Tuesday, 26 June 2012

Yes we can!

The Summit!
And we did...I'm not sure what made Chris and I decide to undertake the Kili climb. It has been on my list for a long time, we've been talking about doing a peak all year (since our Nepal trek) and we were both feeling a bit aimless. Having a focus and a challenge seemed as good a reason as any to give it a go. Plus we were there and it would seem almost rude not to!

On further  reflection, we started to worry that this decision, taken in a rum induced haze on a Belizean beach, was actually slightly rash. As we read up on the climb it became clear that people train for months beforehand, they spend thousands of pounds on the right gear for the minus thirty degree summit trek and hours researching the right route and company for them. In short, they take it pretty seriously. Here we were, rocking up to book it the day before departure with no gear, no preparation and expecting to smash it (naturally!).

A porter on the job
As always, these things are thankfully a lot simpler to sort out than it seems when you are sat at a desk in London a million miles away. We arrived in Moshi, spent a day wandering around and chatting to various tour operators, chose one, and organised the climb for a day later. So far so good. Luckily the company we chose, Keys Hotel Tours, had a  shop where we could rent a few bits and bobs, notably a warm sleeping bag and a down jacket for the final climb to the summit. Awesome! They were also members of the Kilimanjaro Porter's Assistance Project which promises to treat staff fairly and pay them appropriately for their hard work. Having trekked in both Nepal and South America and experienced some of the horrendous conditions that these extraordinary individuals encounter, it was something that was very important to our decision. Super cool!

We opted for a six night trip which gave us plenty of time to acclimatise on the mountain, the main thing we were worried might hamper our success. The days leading up to base camp were relatively easy going. Relentless climbing uphill, don't get me wrong, but nothing we couldn't handle, and our guides made sure that we went as 'pole pole' (slowly slowly) as possible in order to help our bodies acclimatise. This was almost painfully slow at times but seemed to do the trick as neither of us had any problems and were able to just sit back and enjoy the stunning scenery as we moved from rain forest through heather and moorland, into alpine desert and finally snow and ice country, Kilimanjaro watching ominously over us as we climbed. What with the army of porters and cooks we had looking after us and the slow pace, we started to wonder if the whole thing might have been a bit hyped, might be a bit of a jolly! The guides were very serious about the whole thing though, monitoring our pulse and oxygen saturation rates every evening and morning, and  we soon realised how wrong we were!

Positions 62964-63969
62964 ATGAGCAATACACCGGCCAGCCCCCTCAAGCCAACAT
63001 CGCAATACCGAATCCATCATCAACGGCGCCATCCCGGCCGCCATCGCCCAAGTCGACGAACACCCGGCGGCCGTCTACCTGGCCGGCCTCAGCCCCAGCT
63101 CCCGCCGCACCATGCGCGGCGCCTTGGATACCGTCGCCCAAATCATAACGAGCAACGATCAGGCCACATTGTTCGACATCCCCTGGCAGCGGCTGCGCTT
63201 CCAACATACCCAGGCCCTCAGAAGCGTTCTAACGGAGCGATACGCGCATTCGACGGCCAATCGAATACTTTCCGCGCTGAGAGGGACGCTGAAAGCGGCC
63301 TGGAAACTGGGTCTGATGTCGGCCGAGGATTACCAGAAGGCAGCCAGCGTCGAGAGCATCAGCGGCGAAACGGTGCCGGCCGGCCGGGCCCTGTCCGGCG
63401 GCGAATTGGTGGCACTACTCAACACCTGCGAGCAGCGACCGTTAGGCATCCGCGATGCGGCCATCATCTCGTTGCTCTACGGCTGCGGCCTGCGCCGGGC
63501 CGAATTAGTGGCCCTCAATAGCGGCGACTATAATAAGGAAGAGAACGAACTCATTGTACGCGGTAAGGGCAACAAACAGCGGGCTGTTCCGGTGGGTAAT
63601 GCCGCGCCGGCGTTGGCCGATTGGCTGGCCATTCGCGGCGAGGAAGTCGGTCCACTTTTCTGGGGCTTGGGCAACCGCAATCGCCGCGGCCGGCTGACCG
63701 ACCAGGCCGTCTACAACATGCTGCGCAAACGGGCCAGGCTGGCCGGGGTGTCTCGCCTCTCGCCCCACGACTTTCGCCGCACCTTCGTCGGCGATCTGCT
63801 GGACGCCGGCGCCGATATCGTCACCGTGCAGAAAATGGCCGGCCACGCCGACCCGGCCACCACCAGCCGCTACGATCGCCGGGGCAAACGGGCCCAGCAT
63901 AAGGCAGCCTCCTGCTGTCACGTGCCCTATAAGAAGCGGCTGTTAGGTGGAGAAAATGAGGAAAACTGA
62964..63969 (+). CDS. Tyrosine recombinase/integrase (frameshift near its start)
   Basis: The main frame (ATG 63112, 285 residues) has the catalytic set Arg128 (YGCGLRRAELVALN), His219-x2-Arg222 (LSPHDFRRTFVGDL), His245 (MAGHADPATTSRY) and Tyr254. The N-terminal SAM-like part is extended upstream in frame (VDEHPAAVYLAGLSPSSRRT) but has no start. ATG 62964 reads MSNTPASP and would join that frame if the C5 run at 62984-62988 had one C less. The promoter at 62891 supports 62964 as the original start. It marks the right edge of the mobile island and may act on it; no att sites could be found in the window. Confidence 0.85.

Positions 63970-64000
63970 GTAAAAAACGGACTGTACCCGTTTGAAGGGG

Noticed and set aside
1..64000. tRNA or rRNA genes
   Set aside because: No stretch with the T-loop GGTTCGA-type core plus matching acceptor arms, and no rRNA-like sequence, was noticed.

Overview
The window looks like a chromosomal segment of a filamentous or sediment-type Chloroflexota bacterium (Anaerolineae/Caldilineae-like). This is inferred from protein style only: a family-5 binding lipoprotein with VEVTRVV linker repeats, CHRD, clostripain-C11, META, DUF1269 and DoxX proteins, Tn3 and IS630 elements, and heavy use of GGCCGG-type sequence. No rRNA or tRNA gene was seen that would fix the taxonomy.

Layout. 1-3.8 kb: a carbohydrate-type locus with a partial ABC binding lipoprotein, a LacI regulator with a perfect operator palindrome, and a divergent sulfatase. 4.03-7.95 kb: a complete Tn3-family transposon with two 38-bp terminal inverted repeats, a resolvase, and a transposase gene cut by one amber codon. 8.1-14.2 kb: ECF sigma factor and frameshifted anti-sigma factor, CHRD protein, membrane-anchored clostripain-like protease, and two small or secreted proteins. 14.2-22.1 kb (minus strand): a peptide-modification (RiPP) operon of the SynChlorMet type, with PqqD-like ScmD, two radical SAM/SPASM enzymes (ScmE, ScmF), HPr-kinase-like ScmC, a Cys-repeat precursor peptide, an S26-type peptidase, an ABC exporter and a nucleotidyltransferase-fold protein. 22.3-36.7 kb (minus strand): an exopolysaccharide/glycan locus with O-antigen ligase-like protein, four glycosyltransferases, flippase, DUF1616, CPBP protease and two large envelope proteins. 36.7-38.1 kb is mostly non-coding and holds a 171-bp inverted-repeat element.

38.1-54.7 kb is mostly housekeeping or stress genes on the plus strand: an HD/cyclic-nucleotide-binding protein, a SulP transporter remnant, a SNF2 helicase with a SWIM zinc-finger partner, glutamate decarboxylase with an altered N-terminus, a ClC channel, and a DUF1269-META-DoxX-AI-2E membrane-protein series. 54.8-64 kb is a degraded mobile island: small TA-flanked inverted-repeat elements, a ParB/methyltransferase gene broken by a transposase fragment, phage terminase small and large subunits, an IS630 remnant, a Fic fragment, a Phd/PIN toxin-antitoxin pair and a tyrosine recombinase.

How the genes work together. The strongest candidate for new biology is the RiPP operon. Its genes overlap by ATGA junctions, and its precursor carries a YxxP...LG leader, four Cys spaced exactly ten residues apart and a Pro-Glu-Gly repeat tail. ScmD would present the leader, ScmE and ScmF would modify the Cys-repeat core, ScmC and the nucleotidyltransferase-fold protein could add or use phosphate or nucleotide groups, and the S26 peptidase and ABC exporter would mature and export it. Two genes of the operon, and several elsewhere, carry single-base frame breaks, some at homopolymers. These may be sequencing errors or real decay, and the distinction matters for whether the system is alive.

Base Camp

Base camp was at 4600m, the mountain towering above us, Uhuru peak just slightly out of sight. After our briefing (basically 'put on as many clothes as you possibly can, try to sleep, keep drinking water, 'pole pole' the whole way with no breaks') we went to bed on summit night at around 6pm in a bid to snatch a few precious hours of sleep before starting our ascent at 12.30. I didn't sleep a wink. Up we got, a quick cup of Milo and some custard creams and we were on our way walking into the unknown with only our head torches lighting the way. At first the going was good. Arnold, one of our guides, set a steady slow pace and we trudged on up the steep rocky slope barely stopping for a breath. This was important so we were told. Better to keep moving, however slowly, than to have lots of breaks which, in the minus twenty degree weather could chill you to the bone in seconds. Unfortunately just about the time we hit the scree and the snow, my right foot started to go numb. I had ignored Arnold's instructions to wear 3 pairs of socks and had opted instead for a trusty pair of smart wool ski socks. They were nowhere near warm enough. Luckily Chris had packed an extra pair but this meant stopping in the snow, with nowhere to sit and taking off my shoes to put them on. Not good. I started to panic as I literally couldn't feel my right foot but stuffed the socks on best I could in my big ski gloves and tried to get the circulation going by stamping out each step and wiggling my toes in between. After a while numbness gave way to pain, tingling and relief...at least I could feel my toes now! Added to this, I was starting to feel sick and dizzy. In fact I felt so out of myself that the rhythmic pace and the intense concentration on Arnold's foot steps threatened to actually send me to sleep standing up at times. For those who know me well, you will know that my ability to fall asleep literally anywhere is astounding. This, however, was pretty good going even for me!